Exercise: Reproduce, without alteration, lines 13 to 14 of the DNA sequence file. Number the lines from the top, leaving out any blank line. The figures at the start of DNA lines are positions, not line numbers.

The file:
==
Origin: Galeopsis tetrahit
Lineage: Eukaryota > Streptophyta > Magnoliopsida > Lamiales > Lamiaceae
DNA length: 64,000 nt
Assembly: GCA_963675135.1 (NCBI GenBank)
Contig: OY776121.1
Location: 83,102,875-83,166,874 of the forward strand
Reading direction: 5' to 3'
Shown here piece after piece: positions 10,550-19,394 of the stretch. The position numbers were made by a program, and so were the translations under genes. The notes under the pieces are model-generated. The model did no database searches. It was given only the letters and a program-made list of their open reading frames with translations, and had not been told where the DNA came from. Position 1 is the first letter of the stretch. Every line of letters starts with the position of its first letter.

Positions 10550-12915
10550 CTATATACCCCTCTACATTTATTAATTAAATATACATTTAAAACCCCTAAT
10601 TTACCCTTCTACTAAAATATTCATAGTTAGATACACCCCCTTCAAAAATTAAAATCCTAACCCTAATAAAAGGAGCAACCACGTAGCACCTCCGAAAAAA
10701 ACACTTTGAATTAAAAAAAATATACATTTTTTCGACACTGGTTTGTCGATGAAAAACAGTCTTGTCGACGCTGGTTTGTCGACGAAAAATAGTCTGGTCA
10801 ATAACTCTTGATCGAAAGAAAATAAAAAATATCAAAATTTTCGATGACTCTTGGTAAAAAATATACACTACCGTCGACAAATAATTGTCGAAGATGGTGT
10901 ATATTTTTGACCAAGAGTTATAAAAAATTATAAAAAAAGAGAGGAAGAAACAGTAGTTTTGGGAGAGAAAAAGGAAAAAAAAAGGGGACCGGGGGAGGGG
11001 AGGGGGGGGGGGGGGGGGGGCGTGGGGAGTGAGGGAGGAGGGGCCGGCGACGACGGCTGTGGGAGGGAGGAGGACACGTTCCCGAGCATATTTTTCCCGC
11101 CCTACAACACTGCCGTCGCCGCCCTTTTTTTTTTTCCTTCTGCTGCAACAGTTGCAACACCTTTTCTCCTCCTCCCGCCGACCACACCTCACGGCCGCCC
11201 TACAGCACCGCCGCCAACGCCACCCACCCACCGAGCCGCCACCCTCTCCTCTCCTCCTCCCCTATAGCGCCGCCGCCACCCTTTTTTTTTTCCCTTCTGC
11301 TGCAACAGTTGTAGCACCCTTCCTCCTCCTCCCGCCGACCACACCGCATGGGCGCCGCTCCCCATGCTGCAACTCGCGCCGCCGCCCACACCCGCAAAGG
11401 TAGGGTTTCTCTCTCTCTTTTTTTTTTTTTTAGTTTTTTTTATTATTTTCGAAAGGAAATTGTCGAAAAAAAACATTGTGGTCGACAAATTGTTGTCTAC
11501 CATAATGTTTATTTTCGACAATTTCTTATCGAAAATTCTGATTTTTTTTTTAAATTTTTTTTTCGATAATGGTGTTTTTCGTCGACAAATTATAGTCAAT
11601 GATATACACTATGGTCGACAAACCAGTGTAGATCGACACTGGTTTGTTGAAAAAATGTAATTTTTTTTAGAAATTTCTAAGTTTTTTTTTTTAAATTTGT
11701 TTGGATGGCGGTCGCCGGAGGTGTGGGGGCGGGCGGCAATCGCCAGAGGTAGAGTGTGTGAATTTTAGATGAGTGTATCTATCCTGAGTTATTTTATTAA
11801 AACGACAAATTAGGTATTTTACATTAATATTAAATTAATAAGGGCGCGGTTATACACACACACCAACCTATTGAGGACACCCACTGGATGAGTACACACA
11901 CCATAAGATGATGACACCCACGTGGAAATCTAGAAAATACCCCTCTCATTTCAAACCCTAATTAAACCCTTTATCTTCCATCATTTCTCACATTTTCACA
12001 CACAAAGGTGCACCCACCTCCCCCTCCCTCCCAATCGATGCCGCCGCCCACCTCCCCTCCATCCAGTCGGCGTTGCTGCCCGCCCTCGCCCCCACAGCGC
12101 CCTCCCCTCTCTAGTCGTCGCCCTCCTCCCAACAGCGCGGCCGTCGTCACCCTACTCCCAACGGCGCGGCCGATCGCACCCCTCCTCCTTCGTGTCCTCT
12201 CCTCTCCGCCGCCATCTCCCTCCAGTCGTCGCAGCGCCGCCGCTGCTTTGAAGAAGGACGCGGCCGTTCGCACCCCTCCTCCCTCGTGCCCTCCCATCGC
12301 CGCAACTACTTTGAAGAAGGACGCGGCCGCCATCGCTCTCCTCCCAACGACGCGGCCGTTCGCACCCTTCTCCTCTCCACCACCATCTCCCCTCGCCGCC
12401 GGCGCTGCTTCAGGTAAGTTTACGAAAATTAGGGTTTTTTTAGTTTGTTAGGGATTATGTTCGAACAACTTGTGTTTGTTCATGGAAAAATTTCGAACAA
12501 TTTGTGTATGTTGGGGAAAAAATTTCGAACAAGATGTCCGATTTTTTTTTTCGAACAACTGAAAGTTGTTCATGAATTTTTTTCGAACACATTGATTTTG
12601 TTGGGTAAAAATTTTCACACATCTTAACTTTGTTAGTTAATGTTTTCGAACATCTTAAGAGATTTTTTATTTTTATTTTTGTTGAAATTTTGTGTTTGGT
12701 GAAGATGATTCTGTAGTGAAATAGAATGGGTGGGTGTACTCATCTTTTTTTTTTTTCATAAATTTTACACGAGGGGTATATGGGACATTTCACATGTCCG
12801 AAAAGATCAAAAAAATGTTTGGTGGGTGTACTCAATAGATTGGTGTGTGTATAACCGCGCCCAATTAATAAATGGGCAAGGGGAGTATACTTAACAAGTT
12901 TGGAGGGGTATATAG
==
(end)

10801 ATAACTCTTGATCGAAAGAAAATAAAAAATATCAAAATTTTCGATGACTCTTGGTAAAAAATATACACTACCGTCGACAAATAATTGTCGAAGATGGTGT
10901 ATATTTTTGACCAAGAGTTATAAAAAATTATAAAAAAAGAGAGGAAGAAACAGTAGTTTTGGGAGAGAAAAAGGAAAAAAAAAGGGGACCGGGGGAGGGG